Advantages A great baking aid
Disadvantages Nothing really
|Value for Money|
Baking paper or greaseproof paper has been on the market for donkeys years and I always keep a roll in stock. When I used to make jams and chutneys I used to use little circles of the non stick paper to top off the jars. Nowadays I use baking paper for lining cake tins, wrapping food and making piping bags. Occasionally I get the urge to make a steamed pudding and a layer of greaseproof goes over the pudding basin. My roll of Sainsbury's baking paper is ten metres long and it cost me £1.50 and it offers decent value for money.
Sainbury's have placed the neat ten metre roll of baking paper into a tidy little cardboard box. The slimline box is aptly decorated with home made cakes. The company state that the paper was produced in Poland and I am convinced that the outer cardboard box can be recycled. Baking paper has an odd feel to it, the crispish paper cannot be permeated by oil or grease and drops of water will roll off of it. Still it is a very useful product.
Baking paper is the perfect thing for lining a cake tin. Use the cake tin as a template to cut the greaseproof paper to shape. Take a dab of butter on a spare piece of baking paper and rub it over the inside of the cake tin. Place the pre-cut baking paper into the cake tin, hey presto the tin is lined and ready for the cake mixture. The paper undergoes a strange transformation when it is placed into a hot oven. The paper crisps in the heat and curls at the edges but it is designed to withstand the temperature.
I do not freeze a lot of food now but I do make fish cakes and rissoles that need to be frozen and baking paper is the perfect thing for keeping the portions separate. Lay a fish cake on the worktop, place a small piece of greaseproof paper on top and lay another fish cake on top of it, keep going in the same way and when frozen the foodstuff can be separated with ease.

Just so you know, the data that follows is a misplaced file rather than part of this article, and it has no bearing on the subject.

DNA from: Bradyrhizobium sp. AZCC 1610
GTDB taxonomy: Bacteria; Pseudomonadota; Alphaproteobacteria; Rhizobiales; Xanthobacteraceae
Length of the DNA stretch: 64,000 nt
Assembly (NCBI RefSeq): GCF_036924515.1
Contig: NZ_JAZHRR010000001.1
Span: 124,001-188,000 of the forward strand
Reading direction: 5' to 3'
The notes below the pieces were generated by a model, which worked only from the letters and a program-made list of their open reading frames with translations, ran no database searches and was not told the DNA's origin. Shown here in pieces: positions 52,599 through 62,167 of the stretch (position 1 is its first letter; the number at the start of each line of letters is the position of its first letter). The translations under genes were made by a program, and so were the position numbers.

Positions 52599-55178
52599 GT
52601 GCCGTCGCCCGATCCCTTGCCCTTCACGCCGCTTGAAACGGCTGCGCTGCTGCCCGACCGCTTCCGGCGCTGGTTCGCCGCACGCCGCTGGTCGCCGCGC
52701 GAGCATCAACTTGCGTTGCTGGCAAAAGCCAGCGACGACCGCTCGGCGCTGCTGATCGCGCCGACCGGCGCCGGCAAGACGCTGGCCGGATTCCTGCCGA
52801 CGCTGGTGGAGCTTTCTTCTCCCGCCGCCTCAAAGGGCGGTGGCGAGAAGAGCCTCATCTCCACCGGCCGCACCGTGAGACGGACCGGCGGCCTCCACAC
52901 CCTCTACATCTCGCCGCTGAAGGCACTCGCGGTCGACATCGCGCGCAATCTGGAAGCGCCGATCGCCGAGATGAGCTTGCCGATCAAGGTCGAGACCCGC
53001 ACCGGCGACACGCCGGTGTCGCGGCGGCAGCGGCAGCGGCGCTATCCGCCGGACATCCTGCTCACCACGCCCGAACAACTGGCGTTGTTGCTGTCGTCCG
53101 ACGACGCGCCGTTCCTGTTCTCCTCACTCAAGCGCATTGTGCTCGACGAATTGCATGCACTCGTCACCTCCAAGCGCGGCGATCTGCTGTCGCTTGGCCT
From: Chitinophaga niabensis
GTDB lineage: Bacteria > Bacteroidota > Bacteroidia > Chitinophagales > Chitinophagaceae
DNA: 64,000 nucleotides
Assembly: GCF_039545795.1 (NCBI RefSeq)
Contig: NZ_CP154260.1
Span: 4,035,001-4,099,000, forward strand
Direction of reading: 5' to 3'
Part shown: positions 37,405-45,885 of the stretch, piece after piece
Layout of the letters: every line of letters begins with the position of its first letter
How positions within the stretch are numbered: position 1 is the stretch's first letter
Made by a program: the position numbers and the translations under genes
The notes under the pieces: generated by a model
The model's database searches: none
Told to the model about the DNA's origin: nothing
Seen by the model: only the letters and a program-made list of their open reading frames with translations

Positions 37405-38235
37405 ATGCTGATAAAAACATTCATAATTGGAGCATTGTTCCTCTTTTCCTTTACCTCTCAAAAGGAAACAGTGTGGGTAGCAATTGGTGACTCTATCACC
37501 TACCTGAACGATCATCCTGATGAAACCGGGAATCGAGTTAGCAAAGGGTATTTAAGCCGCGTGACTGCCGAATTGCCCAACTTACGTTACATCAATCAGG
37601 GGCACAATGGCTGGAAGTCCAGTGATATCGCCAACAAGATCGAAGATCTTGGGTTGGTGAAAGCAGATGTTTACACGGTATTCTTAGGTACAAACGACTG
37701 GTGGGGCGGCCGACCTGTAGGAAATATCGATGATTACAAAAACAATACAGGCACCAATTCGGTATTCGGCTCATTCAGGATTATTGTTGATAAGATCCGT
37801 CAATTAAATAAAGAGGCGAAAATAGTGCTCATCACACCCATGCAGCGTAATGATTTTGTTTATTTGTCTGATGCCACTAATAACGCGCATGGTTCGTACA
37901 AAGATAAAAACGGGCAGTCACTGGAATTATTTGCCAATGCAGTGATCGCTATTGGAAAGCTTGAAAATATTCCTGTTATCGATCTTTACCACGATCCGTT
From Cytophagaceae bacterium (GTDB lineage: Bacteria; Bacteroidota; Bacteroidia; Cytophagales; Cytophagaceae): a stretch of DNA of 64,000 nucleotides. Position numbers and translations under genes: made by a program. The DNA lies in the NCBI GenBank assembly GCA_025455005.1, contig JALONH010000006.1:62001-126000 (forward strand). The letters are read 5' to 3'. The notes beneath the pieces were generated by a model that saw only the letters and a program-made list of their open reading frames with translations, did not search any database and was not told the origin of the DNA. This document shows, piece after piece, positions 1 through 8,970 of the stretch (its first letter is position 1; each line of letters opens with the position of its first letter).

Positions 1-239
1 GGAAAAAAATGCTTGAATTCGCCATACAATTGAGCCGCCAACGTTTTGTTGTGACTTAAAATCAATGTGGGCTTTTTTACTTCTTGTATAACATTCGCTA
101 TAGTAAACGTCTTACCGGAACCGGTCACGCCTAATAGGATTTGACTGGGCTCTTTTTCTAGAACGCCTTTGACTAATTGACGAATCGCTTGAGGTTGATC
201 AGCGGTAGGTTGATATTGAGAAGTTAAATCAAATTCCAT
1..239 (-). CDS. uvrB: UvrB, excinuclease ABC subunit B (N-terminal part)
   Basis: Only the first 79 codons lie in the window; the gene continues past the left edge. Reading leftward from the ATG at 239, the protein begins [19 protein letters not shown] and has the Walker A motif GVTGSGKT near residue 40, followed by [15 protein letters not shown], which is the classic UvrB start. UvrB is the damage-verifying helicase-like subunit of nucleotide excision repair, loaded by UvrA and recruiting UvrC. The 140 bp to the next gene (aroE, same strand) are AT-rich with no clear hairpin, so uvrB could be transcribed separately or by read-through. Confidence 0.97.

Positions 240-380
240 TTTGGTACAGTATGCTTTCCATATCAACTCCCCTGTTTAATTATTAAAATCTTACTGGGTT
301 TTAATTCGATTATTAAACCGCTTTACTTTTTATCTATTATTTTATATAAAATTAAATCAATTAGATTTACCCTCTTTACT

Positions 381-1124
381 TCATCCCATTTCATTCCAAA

Icing celebration cakes means that you need a piping bag and a sheet of baking paper can be transformed into the perfect piping bag. You will probably have to practice rolling the paper but after doing it once the second time will come easily. When the rolled paper has been formed into a `cone` shape then the bottom half of an inch can be cut away to form a hole for the icing nozzle to slide into. Traditional cloth or plastic piping bags tend to smell or even go mouldy when stored so throwaway paper icing bags are great.
Sainsbury's baking paper is fine. It would be hard to state that it was superior to any other baking paper because the product is much the same the world over. Whether you wish to line cake tins, make piping bags, wrap foodstuff or layer frozen foods this greaseproof paper is up for the job.
Attention, this is the first review from this author
Instead of giving a negative rating, consider:
Help this member by giving your advice
Report fraud (for example plagiarism) or other issue with the review to the Ciao support team
Add your comment